Window Frames, What are window frames

Window frames speaks to what are window frames, what are storm windows and types of window frames.

The traditional frame material for windows is wood but aluminum, steel, plastics and combinations of these four materials have also come into widespread use.


Wood is a fairly good thermal insulator and changes size relatively little with changes in temperature and if free of knots is easily worked and is consistently strong. But in service, wood shrinks and swells with changing moisture content and requires repainting every few years.

When wetted by weather, leakage or condensate, wood windows are subject to decay though their resistance to decay can be improved with preservative treatments. Knot free wood is becoming increasingly rare and expensive so composite wood products are increasingly used for frames.

These include lumber made of short lengths of defect free wood finger jointed and glued together, oriented strand lumber and laminated veneer lumber. These materials although functionally satisfactory are not attractive so they are normally covered with wood veneer on the interior and clad with plastic or aluminum on the exterior.

Frames made of solid wood may also be clad on the exterior for improved weather resistance and to reduce maintenance requirements. Clad wood windows presently account for the largest share of the market for wood framed windows.


Aluminum used in window construction is strong, easy to form and join and in comparison to wood much less vulnerable to moisture damage.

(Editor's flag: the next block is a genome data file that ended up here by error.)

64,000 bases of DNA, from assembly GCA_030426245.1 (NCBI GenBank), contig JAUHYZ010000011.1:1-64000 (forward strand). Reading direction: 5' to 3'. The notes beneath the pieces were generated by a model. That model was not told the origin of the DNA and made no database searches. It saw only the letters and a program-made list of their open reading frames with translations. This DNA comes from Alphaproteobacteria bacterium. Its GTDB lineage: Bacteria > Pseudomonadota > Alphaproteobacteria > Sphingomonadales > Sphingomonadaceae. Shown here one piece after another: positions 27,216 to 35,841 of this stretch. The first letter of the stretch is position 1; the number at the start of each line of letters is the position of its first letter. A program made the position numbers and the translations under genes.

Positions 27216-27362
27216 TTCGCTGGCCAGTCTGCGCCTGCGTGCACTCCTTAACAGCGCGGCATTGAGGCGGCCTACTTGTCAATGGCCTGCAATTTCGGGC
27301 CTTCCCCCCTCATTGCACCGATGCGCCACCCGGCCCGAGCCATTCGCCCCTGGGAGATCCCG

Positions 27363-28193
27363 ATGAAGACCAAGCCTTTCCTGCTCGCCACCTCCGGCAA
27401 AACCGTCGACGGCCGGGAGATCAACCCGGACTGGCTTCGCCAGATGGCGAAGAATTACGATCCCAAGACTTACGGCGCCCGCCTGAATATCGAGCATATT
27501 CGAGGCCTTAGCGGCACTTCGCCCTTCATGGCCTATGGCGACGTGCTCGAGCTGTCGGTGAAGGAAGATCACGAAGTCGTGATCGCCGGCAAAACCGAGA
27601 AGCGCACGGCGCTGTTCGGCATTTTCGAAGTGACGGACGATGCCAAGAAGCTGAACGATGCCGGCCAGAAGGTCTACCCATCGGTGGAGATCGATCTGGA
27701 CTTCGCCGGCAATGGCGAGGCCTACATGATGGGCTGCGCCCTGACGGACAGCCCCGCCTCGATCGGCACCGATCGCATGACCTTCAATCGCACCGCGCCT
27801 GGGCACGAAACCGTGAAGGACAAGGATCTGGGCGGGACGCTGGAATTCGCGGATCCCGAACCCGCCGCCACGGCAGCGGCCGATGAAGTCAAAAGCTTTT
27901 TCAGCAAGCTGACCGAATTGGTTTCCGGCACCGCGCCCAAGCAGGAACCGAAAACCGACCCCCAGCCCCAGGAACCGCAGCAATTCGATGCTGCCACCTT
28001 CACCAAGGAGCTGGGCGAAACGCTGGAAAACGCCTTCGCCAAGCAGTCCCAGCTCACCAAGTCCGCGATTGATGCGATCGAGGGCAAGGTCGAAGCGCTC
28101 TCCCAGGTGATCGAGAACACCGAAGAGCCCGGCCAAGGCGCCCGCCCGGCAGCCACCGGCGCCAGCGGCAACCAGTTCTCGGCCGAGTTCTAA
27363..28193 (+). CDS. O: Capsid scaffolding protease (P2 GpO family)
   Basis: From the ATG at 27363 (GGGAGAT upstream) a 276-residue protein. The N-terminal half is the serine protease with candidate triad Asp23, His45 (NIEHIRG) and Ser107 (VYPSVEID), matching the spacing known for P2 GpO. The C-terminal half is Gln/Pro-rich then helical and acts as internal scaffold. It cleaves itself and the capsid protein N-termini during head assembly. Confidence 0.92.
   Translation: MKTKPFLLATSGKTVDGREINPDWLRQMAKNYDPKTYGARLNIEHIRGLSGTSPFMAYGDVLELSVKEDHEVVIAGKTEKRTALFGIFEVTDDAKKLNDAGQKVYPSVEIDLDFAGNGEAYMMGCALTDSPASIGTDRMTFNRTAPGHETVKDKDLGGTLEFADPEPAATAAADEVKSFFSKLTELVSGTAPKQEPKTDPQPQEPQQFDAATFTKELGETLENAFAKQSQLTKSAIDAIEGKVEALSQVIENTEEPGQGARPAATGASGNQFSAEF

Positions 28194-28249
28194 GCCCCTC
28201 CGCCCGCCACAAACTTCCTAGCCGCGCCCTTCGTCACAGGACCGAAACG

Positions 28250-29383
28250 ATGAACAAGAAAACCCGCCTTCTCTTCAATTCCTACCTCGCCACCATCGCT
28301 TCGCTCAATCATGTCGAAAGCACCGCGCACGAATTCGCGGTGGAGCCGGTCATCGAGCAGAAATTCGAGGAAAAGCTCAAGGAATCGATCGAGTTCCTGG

The extrusion process by which aluminum sections are formed results in shapes with crisp, attractive profiles and durable factory finishes eliminate the need for periodic repainting after installation. Aluminum conducts heat so rapidly however that unless an aluminum frame is constructed with a thermal break made of plastic or synthetic rubber components to interrupt the flow of heat through the metal, condensate and sometimes even frost will form on interior window frame surfaces during cold winter weather.

The majority of of commercial and institutional windows, as wells as many residential windows are framed with aluminum. Aluminum windows are usually anoded or permanently coated.


Plastic frames, though relatively new, now account for more than half of all windows sold in the US residential market. Plastic windows never need painting and they are fairly good thermal insulators. Many also cost less than wood or clad wood windows.

The disadvantages of plastics as window frame materials are that they are not as stiff or strong as other window materials and they have very high coefficients of thermal expansion. The most common material for plastic window frames is polyvinyl chloride which is formulated with a high proportion on inert filler material to minimize thermal expansion and contraction.

Glass fiber reinforced plastic (GFRP) windows frequently referred to as fiber glass windows are the newest product in the window market. GFRP frame sections are produced by a process of pultrusion. Continuous lengths of glass fiber are pulled through a bath of plastic resin, usually polyester and then through a shaped heated die in which the resin hardens. The resulting sash pieces are strong, stiff and relatively low in thermal expansion. Like PVC, they are fairly good thermal insulators.

GFRP windows are more expensive than those made of wood or plastic.

The thermal performance of both vinyl and GRFP frames can be enhanced with foam insulation injected into the hollow spaces within the frame sections.


The chief advantage of steel as a frame material for windows is its strength, which permits steel sash sections to be much more slender than those of wood or aluminum. Usually steel windows are permanently coated to present a pleasing appearance and prevent corrosion. If they are not they will need periodic repainting.

Steel is less conductive of heat than aluminum, so it is unlikely to form condensation under most weather conditions. Thus, steel window frames are rarely provided with thermal breaks, although, where greater thermal performance is required, thermal break frames are also available from some manufacturers. They are, however, more conducive of heat than wood or plastic frames.

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